BY REBECCA FISHBEIN 

 

Best Bagel Bagels

ABSOLUTE BAGELS: I was skeptical that anything could replace my cherished H&H. But thankfully, this uptown joint became the new neighborhood king, selling crispy-crust, light and chewy bagels to the hordes of Upper West Siders and hungover Columbia students that line up outside on weekend mornings. Individual bagels run about $1.25, and you can pair them with an assortment of standard cream cheeses, meats and spreads; do note that, much like H&H, while the bagels are delectable, they don't hold up to snuff after a few hours, so it's best to consume them ASAP. They are also suitable for making pizza bagels, if you are the sort of person who finds that kind of abomination acceptable.

ESS-A-BAGEL: The original 1st Avenue location is dead and gone (though a new East Village/Gramercy spot will arrive...eventually), but Midtown East still serves up the same giant, fluffy bagels for which this Manhattan mainstay's long been known. Some unenlightened folk claim Ess-A-Bagel's offerings are too big, but we beg to differ, and will continue to indulge in a crispy, colossal everything bagel loaded with scallion cream cheese, lox and tomato. Our apologies if you get too close to us on the train later, but at least we help mitigate flu season.

 

MURRAY'S BAGELS: Murray's broke my heart last year when they gave in to transplants' demands and began toasting fresh bagels, a move I consider a great bagel shop's greatest crime. Still, an everything bagel with lox spread is a work of art here. Go early to get the freshest bagel, skip the toaster and leave in the embrace of bagel-eating angels—note that there's also a location in Chelsea, but the 20-plus year old Greenwich Village spot is above and beyond the best one.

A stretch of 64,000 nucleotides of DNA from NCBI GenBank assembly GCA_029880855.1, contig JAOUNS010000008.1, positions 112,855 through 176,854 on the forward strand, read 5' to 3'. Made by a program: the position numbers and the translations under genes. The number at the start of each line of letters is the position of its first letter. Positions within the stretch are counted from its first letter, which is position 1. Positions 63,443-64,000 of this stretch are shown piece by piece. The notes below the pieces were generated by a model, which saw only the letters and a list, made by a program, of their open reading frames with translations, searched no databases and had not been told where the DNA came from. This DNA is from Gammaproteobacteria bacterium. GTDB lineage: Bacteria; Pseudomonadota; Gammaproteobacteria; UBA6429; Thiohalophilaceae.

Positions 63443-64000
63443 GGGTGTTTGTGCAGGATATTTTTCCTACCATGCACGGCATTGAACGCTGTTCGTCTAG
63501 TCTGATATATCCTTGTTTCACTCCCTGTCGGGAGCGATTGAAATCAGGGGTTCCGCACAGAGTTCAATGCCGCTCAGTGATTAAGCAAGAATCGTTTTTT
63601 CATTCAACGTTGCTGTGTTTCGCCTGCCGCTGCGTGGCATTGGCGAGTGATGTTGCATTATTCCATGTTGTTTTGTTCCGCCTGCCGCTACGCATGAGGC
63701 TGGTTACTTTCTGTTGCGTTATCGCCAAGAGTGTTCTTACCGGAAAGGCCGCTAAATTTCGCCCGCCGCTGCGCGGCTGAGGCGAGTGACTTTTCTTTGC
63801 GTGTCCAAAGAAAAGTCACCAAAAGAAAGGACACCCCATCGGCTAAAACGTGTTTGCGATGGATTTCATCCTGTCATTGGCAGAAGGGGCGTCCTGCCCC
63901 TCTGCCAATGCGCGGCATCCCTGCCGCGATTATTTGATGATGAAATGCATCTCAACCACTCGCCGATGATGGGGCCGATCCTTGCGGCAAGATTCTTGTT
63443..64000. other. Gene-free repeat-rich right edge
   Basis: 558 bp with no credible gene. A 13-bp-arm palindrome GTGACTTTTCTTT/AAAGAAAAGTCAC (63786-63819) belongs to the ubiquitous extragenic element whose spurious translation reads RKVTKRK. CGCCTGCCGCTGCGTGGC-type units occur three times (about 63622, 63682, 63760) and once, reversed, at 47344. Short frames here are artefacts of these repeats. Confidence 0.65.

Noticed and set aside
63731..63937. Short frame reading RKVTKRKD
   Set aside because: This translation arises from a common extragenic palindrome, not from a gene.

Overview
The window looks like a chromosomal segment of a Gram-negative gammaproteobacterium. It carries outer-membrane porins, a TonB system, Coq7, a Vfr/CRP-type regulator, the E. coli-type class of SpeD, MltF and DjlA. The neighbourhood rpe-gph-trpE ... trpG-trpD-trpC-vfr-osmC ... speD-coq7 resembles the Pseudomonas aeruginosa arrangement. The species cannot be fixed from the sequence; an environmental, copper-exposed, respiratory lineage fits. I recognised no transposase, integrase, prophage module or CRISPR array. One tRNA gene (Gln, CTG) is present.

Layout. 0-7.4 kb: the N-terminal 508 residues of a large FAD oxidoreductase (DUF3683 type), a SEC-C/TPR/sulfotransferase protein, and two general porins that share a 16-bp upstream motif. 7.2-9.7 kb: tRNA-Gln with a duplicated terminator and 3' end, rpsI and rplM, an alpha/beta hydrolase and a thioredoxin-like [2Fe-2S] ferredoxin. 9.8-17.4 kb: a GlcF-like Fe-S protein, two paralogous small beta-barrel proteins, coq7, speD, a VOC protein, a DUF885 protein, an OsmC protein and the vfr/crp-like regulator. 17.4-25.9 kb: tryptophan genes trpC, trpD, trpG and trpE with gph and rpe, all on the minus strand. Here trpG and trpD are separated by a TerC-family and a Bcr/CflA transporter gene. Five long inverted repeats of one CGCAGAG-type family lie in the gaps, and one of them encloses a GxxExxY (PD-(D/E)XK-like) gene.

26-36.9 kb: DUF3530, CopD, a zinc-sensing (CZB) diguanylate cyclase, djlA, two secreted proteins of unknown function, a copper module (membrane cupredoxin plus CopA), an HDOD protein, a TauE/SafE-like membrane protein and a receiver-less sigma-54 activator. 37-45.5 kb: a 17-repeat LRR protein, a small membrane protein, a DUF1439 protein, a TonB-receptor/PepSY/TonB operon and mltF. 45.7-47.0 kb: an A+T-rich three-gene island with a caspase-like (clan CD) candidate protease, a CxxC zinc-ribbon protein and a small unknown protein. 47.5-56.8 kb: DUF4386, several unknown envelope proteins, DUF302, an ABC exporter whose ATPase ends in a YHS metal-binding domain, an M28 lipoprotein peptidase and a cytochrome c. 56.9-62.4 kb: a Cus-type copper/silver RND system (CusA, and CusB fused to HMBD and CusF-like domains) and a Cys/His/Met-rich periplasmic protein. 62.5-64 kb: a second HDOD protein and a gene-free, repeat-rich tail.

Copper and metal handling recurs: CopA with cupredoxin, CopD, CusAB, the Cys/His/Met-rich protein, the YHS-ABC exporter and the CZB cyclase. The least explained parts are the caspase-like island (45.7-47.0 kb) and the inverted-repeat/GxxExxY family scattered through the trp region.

TERRACE BAGELS: This Windsor Terrace spot continues to produce some of the most solid bagels in all of Kings County...and therefore the WORLD. These ever-fresh fluffy offerings are best when doused with a healthy serving of house-made flavored cream cheese or sandwiching sliced turkey and mustard. Plus, there's no need to get them toasted; just slap on a spread and head out to nearby Prospect Park with your breakfast/lunch/midday snack, assuming the sky has stopped winter-crying.

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KOSSAR'S BIALYS: This LES institution may be famed for its namesake bialys, but the $1 bagels here are nothing to sneer at, either. The shop underwent a recent renovation and now sells a slew of spreads, but the magic here is still in the bagel itself.

Of course, if you're feeling "adventurous" you can't go wrong with a bialy—a pillowy round thing that looks a little bit like a bagel but will SURPRISE YOU when you bite into it and are overcome by the taste of onion—or try the "pletzel," a savory, foccacia-esque flatbread.

BAGEL HOLE: There's been some controversy over this venerable Park Slope bagel spot. Naysayers say the bagels here are too small and too tough, but I disagree—though I'm a fan of a fluffier bagel, the little guys here are probably the size a bagel should be, and not what our double cheeseburger-eating stomachs have decided they must be. Haters be damned, Bagel Hole's goods are always fresh, dense and chewy, enveloped by the necessary salty, crispy crust. Eat with cream cheese, whitefish, lox or nothing, dream of flocks of angels crowned by bagel halos all night long.